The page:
On December 13, 2016, President Obama signed the 21st Century Cures Act into law. Called “the most important bill of the year,” the bipartisan Act makes changes to a wide range of healthcare issues. These include allocating billions for cancer research, easing the FDA drug approval process, and allowing doctors to test medical devices without a patient’s informed consent in certain situations. One item that will be of interest to finance and human resource professionals at small employers is the creation of Qualified Small Employer Health Reimbursement Arrangements (QSEHRAs). Through a QSEHRA, qualified small employers will once again be able to give pre-tax money to employees to purchase individual health insurance coverage.


Before the Affordable Care Act (ACA) was enacted, some small employers used a Health Reimbursement Arrangement (HRA) to give pre-tax money to employees for individual health insurance premiums rather than sponsor a group health plan. This practice has been prohibited since 2014 because stand-alone HRAs were deemed to be group health plans by the ACA. As such, they had to comply with the ACA’s requirements to cover certain preventive services without cost sharing and not have annual dollar limits on benefits.

In 2013, the Department of Labor made clear that stand alone HRAs would not comply with these requirements because they only reimburse or pay employees up to a certain dollar amount each year. Employers who were caught reimbursing employees for individual premiums faced penalties of $100 per employee per day. This led most employer to abandon the practice, despite the fact that some benefits firms continued to promote the concept.

Due in part to confusion about the new rules, the IRS provided small employers with relief from these penalties until June 30, 2015. The 21st Century Cures Act extends this penalty relief through the end of 2016 and permanently exempts QSEHRAs from ACA penalties as of January 1, 2017.

QSEHRA Requirements

Not all employers and HRAs are eligible for this relief, however. In order to be eligible to offer a QSEHRA, an employer may not be an applicable large employer and may not offer a group health plan to any of its employees. Further, an employer payment plan offered by a qualified small employer will only qualify as a QSEHRA if it meets the following criteria:

1) The arrangement is funded solely by an eligible employer, and no salary reduction contributions may be made under the arrangement;

2) The arrangement provides for the payment to, or reimbursement of, an eligible employee expense for medical care incurred by the eligible employee or the eligible employee’s family members after the employee provides proof of coverage;

3) The amount of payments and reimbursements for any year do not exceed $4,950 for an individual employee or $10,000 for arrangements that provide payments or reimbursements for employees’ family members;

4) The arrangement is provided on the same terms to all eligible employees of the eligible employer.

QSEHRA Pros and Cons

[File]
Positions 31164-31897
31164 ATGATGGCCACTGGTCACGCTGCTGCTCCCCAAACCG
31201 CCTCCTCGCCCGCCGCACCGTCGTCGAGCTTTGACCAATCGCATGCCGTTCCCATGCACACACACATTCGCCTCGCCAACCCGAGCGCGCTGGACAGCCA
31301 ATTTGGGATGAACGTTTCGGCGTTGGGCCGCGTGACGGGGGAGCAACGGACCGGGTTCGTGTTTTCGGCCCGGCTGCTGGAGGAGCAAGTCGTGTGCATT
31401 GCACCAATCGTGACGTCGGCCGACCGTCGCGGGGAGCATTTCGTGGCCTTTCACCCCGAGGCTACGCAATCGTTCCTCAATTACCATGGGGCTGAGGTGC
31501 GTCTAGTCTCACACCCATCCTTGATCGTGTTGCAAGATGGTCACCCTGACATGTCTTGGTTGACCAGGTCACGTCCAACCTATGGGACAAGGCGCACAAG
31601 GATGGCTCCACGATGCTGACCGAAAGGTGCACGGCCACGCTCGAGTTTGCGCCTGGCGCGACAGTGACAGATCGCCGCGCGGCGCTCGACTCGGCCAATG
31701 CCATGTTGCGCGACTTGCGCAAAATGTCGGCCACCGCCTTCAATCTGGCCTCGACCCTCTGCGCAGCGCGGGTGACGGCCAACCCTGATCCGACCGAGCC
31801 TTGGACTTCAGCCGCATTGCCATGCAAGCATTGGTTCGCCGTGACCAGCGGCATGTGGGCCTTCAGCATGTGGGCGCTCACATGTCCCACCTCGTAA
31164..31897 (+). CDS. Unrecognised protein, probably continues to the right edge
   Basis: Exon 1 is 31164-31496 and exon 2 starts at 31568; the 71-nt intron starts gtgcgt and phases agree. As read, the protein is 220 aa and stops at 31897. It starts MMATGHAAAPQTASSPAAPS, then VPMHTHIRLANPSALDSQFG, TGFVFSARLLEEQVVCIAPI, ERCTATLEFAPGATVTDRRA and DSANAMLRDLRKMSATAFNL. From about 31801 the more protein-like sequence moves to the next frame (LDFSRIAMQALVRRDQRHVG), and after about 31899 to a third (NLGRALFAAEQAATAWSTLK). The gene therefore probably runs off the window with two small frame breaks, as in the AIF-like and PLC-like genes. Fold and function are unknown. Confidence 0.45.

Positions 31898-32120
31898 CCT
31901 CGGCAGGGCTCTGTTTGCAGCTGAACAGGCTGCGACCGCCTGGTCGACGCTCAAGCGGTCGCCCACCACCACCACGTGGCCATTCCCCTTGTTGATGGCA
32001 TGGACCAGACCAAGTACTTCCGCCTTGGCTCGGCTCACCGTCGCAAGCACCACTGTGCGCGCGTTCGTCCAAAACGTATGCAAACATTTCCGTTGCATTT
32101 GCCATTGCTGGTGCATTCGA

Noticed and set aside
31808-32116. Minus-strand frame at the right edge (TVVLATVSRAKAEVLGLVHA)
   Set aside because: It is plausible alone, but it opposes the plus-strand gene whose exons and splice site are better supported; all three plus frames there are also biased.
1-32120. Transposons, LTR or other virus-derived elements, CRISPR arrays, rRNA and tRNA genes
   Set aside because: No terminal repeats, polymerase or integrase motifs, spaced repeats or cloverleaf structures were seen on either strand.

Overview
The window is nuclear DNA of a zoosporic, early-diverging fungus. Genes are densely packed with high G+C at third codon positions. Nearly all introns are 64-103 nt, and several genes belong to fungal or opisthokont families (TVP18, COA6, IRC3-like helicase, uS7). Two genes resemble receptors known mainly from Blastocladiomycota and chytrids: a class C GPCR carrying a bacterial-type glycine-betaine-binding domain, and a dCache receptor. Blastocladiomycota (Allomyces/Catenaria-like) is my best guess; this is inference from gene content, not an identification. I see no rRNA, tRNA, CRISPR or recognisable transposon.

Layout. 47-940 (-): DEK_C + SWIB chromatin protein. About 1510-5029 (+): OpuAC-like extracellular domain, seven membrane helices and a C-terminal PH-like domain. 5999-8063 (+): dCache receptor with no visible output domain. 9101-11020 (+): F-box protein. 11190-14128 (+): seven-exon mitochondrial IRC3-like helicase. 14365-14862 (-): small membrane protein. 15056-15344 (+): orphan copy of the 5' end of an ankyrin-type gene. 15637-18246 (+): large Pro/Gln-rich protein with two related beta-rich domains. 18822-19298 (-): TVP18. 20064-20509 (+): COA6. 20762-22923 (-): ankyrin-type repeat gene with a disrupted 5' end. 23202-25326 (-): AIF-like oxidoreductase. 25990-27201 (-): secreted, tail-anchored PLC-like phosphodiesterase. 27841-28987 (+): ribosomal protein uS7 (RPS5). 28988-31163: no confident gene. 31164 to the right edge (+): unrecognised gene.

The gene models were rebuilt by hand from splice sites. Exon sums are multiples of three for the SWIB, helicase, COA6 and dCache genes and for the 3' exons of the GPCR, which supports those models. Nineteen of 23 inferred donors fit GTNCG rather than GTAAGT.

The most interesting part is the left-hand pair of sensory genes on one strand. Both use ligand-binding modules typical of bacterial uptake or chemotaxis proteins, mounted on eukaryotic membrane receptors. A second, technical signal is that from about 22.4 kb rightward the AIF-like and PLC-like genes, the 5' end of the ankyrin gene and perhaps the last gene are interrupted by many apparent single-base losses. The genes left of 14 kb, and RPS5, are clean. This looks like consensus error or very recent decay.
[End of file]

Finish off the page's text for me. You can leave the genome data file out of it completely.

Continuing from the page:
The return of IRS-compliant employer payment plans may be welcome news to some small employers who don’t offer a group plan but want to help employees with their health insurance costs. Giving money to employees for individual coverage offers employers the advantages of limited administration and predictable budgeting, as well as employee choice of insurance plans and provider networks.

However, a QSEHRA-based strategy has many disadvantages that will make it unappealing for most small employers. Chief among these disadvantages is the well-known fact that the individual health insurance market is failing to control costs and faces an uncertain future.

In Southeastern Wisconsin, all of the individual health plans currently available use small networks that do not provide access to all health systems in the area. Employees may miss the ability to choose to see doctors affiliated with different health systems (especially for different family members) like they can with a broad network group plan. Adding insult to injury, even these narrow network plans can be quite expensive. For example, the average price for a Silver-level plan for a 40 year old couple with two children in Waukesha County is more than $1,300 per month.

What’s more, employees may be overwhelmed by the variety of plan designs offered in the individual market. They may also have a hard time finding an agent or broker who will take the time to fairly and thoroughly explain their options and help them with their service needs outside of open enrollment. Looking ahead, employees with lower incomes and/or pre-existing health conditions may be priced out of the individual market (even with employer assistance through a QSEHRA) if the ACA’s rating structure and tax credits are repealed.

Should I start a QSEHRA?

At the end of the day, a small employer’s decision to offer a group health plan, a QSEHRA, or no health benefits will be driven by the unique demands of its industry. If a company that does not offer health benefits has no problem recruiting and retaining talent, it may not make sense to offer health benefits. And if a company’s competition does not offer benefits, adding a QSEHRA may be a simple way to gain a competitive advantage. But if a company is losing the “war for talent” to competitors who offer group benefits, a QSEHRA will not move the needle like a well-designed group health plan could.